Google Latitude   Parents can type in their children’s cell number into Google Latitude to find out where they are.

Temporary tattoos   Tattoos for children that has their parents’ contact information.

Backpacks  Backpacks that have alarms built into them can be used for trick or treating, school, sleep overs, hiking, camping, etc.

Amber Alert and My Child ID offer Child ID Kit

Smart Phone GPS  Different GPS locators offered by different service providers and different smart phone platforms give families a way to keep each other safe by turning their cell phones into safety devices.

•  Life360  Life360 enables families to see where their loved ones are located, when they need help and what the threats might be around them.

•  Verizon Wireless Offers family locator service.

•  Blackberry e-mobile family locator

•  AT&T – FamilyMap service.

•  Android Market – Family Locator.

Have a great Halloween.  Trick or Treat safely.

The Amazing Race: The Buddy System

Last week’s episode of The Amazing Race was quite inspiring and insightful.  Couples were not only working well with each other, a few were even pairing up with other couples.  Even the now infamous fighting and bickering couple, Justin and Jennifer, showed a glimpse of a partnership.  As we watched teams that had decided to pair up with one another, it became rather clear the power of the buddy system.  They encouraged each other, they split tasks, and they moved through challenges quickly and successfully.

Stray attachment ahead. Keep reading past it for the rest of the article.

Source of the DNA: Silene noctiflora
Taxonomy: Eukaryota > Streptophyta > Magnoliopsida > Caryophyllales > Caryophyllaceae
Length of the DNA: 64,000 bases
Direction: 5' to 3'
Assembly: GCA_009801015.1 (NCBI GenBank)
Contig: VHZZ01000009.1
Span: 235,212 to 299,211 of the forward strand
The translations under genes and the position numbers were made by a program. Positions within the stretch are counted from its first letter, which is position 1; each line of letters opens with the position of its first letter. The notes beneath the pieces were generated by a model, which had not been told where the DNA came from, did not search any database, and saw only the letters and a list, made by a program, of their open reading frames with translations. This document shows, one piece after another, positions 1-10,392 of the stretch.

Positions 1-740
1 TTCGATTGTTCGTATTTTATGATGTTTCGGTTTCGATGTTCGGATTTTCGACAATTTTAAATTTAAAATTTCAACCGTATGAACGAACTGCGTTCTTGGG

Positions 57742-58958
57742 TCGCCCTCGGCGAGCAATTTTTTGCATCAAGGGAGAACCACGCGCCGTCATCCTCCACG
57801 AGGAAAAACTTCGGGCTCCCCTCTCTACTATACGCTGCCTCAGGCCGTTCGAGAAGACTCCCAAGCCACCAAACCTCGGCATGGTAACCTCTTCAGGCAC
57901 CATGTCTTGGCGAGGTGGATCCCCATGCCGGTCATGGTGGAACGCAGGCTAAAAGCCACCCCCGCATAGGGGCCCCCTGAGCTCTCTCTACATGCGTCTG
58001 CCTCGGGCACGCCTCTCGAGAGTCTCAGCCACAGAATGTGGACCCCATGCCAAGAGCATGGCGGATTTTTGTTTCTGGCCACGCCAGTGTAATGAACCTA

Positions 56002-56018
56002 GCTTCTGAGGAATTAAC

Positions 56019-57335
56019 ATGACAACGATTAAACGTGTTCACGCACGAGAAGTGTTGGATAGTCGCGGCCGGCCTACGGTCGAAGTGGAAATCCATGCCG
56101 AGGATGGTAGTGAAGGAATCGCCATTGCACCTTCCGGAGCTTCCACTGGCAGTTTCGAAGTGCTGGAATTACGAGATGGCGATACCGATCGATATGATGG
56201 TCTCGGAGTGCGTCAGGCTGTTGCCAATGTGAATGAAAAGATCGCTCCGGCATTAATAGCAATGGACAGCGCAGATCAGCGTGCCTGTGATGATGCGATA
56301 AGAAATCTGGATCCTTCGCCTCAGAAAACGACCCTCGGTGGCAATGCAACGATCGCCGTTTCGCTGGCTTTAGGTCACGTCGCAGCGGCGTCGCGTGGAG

And as I watched the power of the buddy system in a high-adrenalin race around the world, it became acutely clear the great impact this buddy system could have on keeping our kids safer online.

Every day, we make sure our kids go places with a buddy.  Whether it’s to the mall or the playground, we insist our kids have a buddy with them at all times.  And yet, when our kids explore the globe and connect with others, we forget to bring this age-old, well proven system into the Internet world, even though the Internet is a true reflection of life as we know it – the good, the bad, and the ugly.

We should ask our kids to find a buddy that they will talk to about what they are doing online, where they are going, who they are chatting with, and most importantly, what might be upsetting or disturbing them.  It is a concept we’ve taught our kids so well, they will embrace it with little or no protest.

The buddy system is a great asset on The Amazing Race and on the amazing Internet.